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Everything posted by Gunslinger

  1. The tachs used in Avantis…especially Studebaker…as well as earlier Avanti IIs…were notoriously inaccurate. The faster the engine revved the greater the error. The same goes for the speedometers.
  2. Possibly...depending on the tire and rim combination...or the body bottoms out and strikes the tire. A/C adds weights...as does a supercharger. The spacer is there for a reason. I used to have a '63 Avanti that I installed 15'x6" Keystone Klassics on...didn't realize the coil springs had compressed. When the springs bottomed out the inner lip of the front wheel well would bounce off the tire tread. New coil springs solved that problem. Yes...the car did have A/C.
  3. A tire could be out of round...all tires have a high spot...just the nature of manufacturing. All rims have a high spot...the high spot on the tire could be mounted on the high spot of the rim...it happens. Rotate the tires on the rim 180 degrees, rebalance and try again. If it's the same...the problem is elsewhere. If it improves or changes otherwise it's the tire/rim combination.
  4. It's not a real Avanti unless the ground shakes under when you fire it up.
  5. If you leave them out and your coil springs have sagged with age (very common on Avantis) you might have issues and cracked fiberglass. Make sure you have good coil springs before doing something like that.
  6. Contact Wedge Engineering...I believe they're in California. They make (or at least made) the seat frames and sliders for Recaro seats for the Avanti. Some years back when I needed those parts they have the plans and make them on order.
  7. Glad that they were...quad headlamps ruin the simplicity and elegance of the Avanti design.
  8. Avanti Motors would usually bend over backwards to do whatever a buyer wanted...it's possible the factory installed those wheels albeit unlikely. Only a copy of the build sheet would show what the car left South Bend with.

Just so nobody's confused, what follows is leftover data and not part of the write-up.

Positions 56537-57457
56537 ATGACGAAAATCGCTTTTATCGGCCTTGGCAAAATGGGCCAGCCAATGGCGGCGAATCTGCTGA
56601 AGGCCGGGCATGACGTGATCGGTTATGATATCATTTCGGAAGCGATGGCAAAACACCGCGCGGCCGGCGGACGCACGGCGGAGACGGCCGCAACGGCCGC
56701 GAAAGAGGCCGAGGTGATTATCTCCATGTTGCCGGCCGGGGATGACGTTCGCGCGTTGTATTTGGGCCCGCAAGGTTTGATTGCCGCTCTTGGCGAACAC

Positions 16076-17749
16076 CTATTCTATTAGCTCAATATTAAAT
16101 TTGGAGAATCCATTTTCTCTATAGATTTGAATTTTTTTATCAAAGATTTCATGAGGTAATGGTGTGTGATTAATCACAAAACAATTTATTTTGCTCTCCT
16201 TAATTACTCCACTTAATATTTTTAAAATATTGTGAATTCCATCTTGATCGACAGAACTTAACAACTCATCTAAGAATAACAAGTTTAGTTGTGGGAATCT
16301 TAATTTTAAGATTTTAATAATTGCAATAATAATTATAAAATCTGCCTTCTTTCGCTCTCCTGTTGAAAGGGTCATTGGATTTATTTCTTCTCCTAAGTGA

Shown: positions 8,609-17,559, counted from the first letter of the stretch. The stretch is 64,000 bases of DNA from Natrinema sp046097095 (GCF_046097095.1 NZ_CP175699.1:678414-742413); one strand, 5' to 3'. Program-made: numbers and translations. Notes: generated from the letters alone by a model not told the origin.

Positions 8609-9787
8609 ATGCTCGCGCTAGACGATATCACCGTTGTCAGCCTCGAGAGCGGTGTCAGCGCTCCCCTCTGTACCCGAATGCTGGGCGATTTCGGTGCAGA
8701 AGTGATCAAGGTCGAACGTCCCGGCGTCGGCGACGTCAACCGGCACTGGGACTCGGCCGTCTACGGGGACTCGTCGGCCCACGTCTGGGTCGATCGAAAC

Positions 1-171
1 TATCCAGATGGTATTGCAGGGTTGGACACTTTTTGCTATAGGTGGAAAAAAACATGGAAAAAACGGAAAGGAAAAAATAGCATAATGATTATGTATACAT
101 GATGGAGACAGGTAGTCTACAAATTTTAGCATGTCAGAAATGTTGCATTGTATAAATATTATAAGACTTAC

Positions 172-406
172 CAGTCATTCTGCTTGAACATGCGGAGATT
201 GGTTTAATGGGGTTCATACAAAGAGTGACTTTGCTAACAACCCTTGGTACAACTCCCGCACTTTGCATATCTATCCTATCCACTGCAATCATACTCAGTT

9. The 700R4 was designed for a much heavier car than an Avanti...it has a very low first gear and upshifts almost immediately. I had a 700R4 installed in the '70 I owned in place of a badly leaking PowerShift and while it certainly worked well...it took time to be able to keep from smoking the tires starting out...it was that touchy. The trans was built by a transmission guy to match the GM 350HO crate engine being installed and an aluminum driveshaft. You simply couldn't give it any amount of power starting out without breaking traction. That's why the gearing of a 200R4 is better suited to an Avanti. It just has to be built by someone who knows what they're doing.
  10. A 200R4 has a better gear selection and can be built to take punishment but normally doesn't come that way. If the driveshaft has to be modified, take the opportunity to get an aluminum driveshaft...it saves weight and reduces rotating mass making for better performance.
  11. While you have to be careful...dash pad replacement isn't bad. The procedure is pretty straightforward but it helps to have small hands and be very limber. While you have the dash out, take the opportunity to replace every light bulb for every gauge as well as the radio. The cost to do so is negligible and a real pain to do so one at a time with the dash in place.
  12. For a 700R4 it needs a different shifter quadrant...that has the original 1-2-D-R-P design for the Power Shift. The 700R4 has one that's 1-2-3-D-R-P. With a 700 the shifter will not line up properly when in gear. Dan Booth has the correct parts.
  13. One advantage to the aluminum pan is that it's very stiff and less likely to leak fluid. Standard stamped steel pans have a bit of "springiness" to them and depending on gauge and quality of manufacture can more easily allow leaks to start.